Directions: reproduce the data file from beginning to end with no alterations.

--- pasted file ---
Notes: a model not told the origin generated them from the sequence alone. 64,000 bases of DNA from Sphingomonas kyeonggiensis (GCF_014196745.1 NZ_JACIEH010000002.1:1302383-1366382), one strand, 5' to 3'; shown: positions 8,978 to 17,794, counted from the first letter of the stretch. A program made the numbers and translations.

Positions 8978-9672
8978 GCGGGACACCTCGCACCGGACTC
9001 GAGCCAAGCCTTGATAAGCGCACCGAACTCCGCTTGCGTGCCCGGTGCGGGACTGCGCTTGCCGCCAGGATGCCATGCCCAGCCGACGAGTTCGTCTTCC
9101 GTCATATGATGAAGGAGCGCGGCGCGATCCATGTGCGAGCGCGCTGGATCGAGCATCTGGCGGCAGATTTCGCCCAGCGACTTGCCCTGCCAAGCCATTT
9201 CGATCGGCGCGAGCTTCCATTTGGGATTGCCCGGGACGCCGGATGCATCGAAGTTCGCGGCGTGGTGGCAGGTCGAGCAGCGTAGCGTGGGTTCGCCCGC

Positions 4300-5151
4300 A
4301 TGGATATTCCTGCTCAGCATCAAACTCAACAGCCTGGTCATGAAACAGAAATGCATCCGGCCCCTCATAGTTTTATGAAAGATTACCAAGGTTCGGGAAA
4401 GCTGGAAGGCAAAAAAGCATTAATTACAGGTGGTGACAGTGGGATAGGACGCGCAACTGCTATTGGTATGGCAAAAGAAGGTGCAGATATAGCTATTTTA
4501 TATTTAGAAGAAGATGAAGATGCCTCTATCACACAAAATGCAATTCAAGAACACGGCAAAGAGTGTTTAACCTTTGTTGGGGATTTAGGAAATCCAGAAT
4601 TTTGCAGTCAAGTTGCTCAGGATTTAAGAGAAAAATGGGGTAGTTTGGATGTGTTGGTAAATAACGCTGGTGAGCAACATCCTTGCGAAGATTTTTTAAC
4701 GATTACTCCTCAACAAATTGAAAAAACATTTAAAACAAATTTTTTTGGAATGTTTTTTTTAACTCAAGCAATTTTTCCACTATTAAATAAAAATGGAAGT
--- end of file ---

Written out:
Notes: a model not told the origin generated them from the sequence alone. 64,000 bases of DNA from Sphingomonas kyeonggiensis (GCF_014196745.1 NZ_JACIEH010000002.1:1302383-1366382), one strand, 5' to 3'; shown: positions 8,978 to 17,794, counted from the first letter of the stretch. A program made the numbers and translations.

Positions 8978-9672
8978 GCGGGACACCTCGCACCGGACTC
9001 GAGCCAAGCCTTGATAAGCGCACCGAACTCCGCTTGCGTGCCCGGTGCGGGACTGCGCTTGCCGCCAGGATGCCATGCCCAGCCGACGAGTTCGTCTTCC
9101 GTCATATGATGAAGGAGCGCGGCGCGATCCATGTGCGAGCGCGCTGGATCGAGCATCTGGCGGCAGATTTCGCCCAGCGACTTGCCCTGCCAAGCCATTT
9201 CGATCGGCGCGAGCTTCCATTTGGGATTGCCCGGGACGCCGGATGCATCGAAGTTCGCGGCGTGGTGGCAGGTCGAGCAGCGTAGCGTGGGTTCGCCCGC

Positions 4300-5151
4300 A
4301 TGGATATTCCTGCTCAGCATCAAACTCAACAGCCTGGTCATGAAACAGAAATGCATCCGGCCCCTCATAGTTTTATGAAAGATTACCAAGGTTCGGGAAA
4401 GCTGGAAGGCAAAAAAGCATTAATTACAGGTGGTGACAGTGGGATAGGACGCGCAACTGCTATTGGTATGGCAAAAGAAGGTGCAGATATAGCTATTTTA
4501 TATTTAGAAGAAGATGAAGATGCCTCTATCACACAAAATGCAATTCAAGAACACGGCAAAGAGTGTTTAACCTTTGTTGGGGATTTAGGAAATCCAGAAT
4601 TTTGCAGTCAAGTTGCTCAGGATTTAAGAGAAAAATGGGGTAGTTTGGATGTGTTGGTAAATAACGCTGGTGAGCAACATCCTTGCGAAGATTTTTTAAC
4701 GATTACTCCTCAACAAATTGAAAAAACATTTAAAACAAATTTTTTTGGAATGTTTTTTTTAACTCAAGCAATTTTTCCACTATTAAATAAAAATGGAAGT